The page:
You know what the difference is between a comedian and a politician? Okay, I’ll make it easier: what is the difference between a comedian and a political pundit or satirist or journalist? I know these are hard questions to answer because as you move from a Dick Gregory to George Carlin to Chris Rock to Dennis Miller things can get a little confusing right?
Well, I have the answer for you.
The difference between comedians and political pundits is that COMEDIANS ADMIT WHAT THEY ARE DOING. They acknowledge that they’re going for a laugh, poking fun at someone and taking a piss at whatever the political issues are at a given time.
Political pundits on the other hand, especially on the right, seem to pick a role whenever it suits their political interests. And all of this amounts to me not getting to see Louis C.K. at the Radio and Television Correspondents Association Dinner.
I’m not happy about it.
Not that I was going to personally show up at the Radio and Television Correspondent’s Dinner, anyway. But, the event tends to provide some very good television highlights and clips afterwards. This shouldn’t be confused with the famous (or infamous) White House Correspondent’s Dinner which always features some major comedian like Seth Myers, Don Imus, or Stephen Colbert; the RTCD is a smaller less prestigious affair, but none the less brings out some of the biggest names in Washington.
The Bush Administration just loved this award dinner and prominent figures often took the stage of tell jokes, roast one another and liven up the event. I’m sure that thousands of U.S. soldiers and Iraqis got a huge belly laugh when Bush joked about not finding Weapons of Mass Destruction in 04’. And who can forget when Dick Cheney joked about beating that whole “Shooting his friend in the face” rap in ‘06.
And speaking of rap, I’m still waiting on the remix of Karl Rove spitting hot fire with an impromptu rap on stage in ‘07. Obama hasn’t been since 2009 and the organizers felt they could add some punch and excitement to the night by having one of the best comedians out there, Louis C.K., as the keynote humorist for the event.
That is, until Fox News’ Greta Van Sustren jumped in.
Sustren wrote on her blog that she would not attend the event because of offensive comments that C.K. made about Sarah Palin during a stand-up routine 2 YEARS ago. While Louis C.K. has apologized on several occasions for calling Sarah Palin a ‘c**t’ (among other things), that wasn’t good enough for Van Sustren who called for a boycott of the event and compared Louis C.K.’s comments to Rush Limbaugh’s “Slut” monologue a week ago.
All this because … well, let’s see: the comments of a stand-up comedian about a specific politician should be weighed equally with the comments of a long term political pundit who called women with employee-covered birth control “Sluts” … who should post their sexual behavior online for the world to see.
If there were ever a “False Equivalency Olympics,” the Republican Party would win every gold medal (or gold plated metal, y’know because it’s basically the same thing.) The GOP leadership and talking heads are famous for trying to compare their own outrageous supporters’ behavior, sloppily comparing it to some non-equivalent Democratic action.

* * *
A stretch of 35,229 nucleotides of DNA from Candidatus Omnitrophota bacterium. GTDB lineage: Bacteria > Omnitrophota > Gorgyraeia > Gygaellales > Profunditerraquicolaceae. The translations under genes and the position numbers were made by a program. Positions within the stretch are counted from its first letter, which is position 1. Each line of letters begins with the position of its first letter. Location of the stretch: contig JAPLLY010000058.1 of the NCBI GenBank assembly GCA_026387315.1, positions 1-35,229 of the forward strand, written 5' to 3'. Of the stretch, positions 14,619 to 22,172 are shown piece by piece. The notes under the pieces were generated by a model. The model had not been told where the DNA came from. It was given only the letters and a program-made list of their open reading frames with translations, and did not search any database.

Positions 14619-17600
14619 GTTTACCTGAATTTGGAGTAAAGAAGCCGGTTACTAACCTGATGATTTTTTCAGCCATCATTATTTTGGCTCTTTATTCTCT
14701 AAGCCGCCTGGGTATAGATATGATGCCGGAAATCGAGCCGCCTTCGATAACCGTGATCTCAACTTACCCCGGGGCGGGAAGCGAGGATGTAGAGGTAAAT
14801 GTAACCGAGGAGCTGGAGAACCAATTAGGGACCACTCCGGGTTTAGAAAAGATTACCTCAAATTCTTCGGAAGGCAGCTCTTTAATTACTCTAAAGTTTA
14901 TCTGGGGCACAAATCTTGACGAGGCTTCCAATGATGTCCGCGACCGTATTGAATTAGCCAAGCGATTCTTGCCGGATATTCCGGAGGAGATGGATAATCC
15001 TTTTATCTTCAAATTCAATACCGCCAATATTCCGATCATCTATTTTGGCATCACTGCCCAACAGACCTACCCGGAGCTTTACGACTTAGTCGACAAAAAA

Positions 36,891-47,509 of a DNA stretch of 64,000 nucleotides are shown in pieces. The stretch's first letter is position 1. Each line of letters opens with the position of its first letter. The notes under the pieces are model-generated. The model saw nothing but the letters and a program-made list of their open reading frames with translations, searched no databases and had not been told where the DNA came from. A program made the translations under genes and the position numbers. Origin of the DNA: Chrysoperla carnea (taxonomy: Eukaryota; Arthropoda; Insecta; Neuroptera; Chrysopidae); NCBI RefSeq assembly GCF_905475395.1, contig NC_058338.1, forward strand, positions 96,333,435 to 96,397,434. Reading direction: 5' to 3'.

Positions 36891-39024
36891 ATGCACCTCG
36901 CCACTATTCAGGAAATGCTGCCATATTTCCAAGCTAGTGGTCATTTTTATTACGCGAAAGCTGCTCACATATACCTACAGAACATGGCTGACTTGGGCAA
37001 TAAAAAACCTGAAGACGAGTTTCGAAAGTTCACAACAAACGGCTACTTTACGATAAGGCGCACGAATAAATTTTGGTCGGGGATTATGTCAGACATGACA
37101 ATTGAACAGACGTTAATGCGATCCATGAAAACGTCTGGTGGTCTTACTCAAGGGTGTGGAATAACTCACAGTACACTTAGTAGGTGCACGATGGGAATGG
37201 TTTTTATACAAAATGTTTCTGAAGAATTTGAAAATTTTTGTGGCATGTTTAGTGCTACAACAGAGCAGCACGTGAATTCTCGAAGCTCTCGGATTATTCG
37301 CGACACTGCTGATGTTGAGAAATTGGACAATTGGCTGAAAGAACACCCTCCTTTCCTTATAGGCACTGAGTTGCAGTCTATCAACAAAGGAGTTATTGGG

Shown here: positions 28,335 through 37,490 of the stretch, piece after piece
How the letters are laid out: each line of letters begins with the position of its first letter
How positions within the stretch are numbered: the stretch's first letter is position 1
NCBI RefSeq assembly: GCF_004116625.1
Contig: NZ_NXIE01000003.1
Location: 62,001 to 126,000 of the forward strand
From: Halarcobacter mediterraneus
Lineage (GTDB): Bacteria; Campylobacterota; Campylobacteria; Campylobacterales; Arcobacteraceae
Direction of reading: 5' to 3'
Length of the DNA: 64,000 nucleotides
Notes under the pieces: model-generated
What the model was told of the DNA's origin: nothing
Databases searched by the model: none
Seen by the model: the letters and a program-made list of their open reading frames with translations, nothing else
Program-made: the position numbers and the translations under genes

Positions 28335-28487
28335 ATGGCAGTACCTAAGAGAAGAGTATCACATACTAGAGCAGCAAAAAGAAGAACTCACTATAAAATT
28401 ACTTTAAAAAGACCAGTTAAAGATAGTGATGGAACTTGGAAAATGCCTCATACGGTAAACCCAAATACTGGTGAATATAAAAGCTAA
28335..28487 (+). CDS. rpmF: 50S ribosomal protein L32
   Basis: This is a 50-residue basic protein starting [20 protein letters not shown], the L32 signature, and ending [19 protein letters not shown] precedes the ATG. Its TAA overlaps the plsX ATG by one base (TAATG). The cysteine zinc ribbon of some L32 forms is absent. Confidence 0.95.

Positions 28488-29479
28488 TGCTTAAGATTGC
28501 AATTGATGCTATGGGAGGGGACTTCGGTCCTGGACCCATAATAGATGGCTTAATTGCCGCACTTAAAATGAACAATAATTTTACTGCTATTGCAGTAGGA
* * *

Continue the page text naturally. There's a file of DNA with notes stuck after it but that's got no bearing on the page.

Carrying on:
Examples? Joe Wilson yells at Obama during a State of the Union address and GOP talking heads say that’s no worse than Democrats calling Bush a “War Criminal.” Thing is, no Democratic elected official ever said that to Bush’s face during a public event – in the entire 8 years he was President.
But, the false equivalency Olympics gets even better the more extreme the behavior is. During the hottest part of the Healthcare Bill debate in 2010, dozens of Democratic members of Congress received death threats; but Republicans attempted to spin it into a discussion of reengagement on both sides of the aisle. A coffin was placed on the front lawn of Russ Carnahan (D-MO); bricks were thrown through campaign offices of Democrats; Black members were spat on and called racial slurs; and, in one instance, a Tea Party member attempted to sabotage the gas lines of Tom Perriello (D-VA), all because they were voting for Obama’s Healthcare bill. But when someone shot through the window of Eric Cantor’s campaign headquarters in Richmond, VA, suddenly Democrats were extremists and had to be stopped at all costs.
Greta Van Sustren succeeded in her task. Louis C.K. dropped out of the event citing that he didn’t want nor need to be involved in the political controversy. And while I am a big fan of Louis C.K. and this is a loss to the dinner, the bigger loss is in the perpetuation of these false equivalency arguments by the right.
Louis C.K. is a comedian. John Stewart is a comedian. Bill Maher is a comedian. These men may have political leanings that they explicitly state, but their goal is to make jokes first; and political commentary second. It doesn’t work too well when you try it the other way around.
When Rush Limbaugh, Don Imus and the like make offensive statements, suddenly they are no longer political analysts or journalists with professional obligations – they are re-cast as humorists or satirists that are misunderstood by those they target with their ‘humor.’ Hopefully, Greta’s indignation about being in the same room with a comedian like Lous C.K. will also result in her boycotting a whole slew of right wing events where Rush Limbaugh will appear. But somehow I doubt it. They’re both playing for the same team.
DR. JASON JOHNSON, Politic365 Chief Political Correspondent, is a professor of Political Science at Hiram College in Ohio and author of the book Political Consultants and Campaigns: One Day to Sell. You can read more at www.drjasonjohnson.com or follow him on Twitter @Drjasonjohnson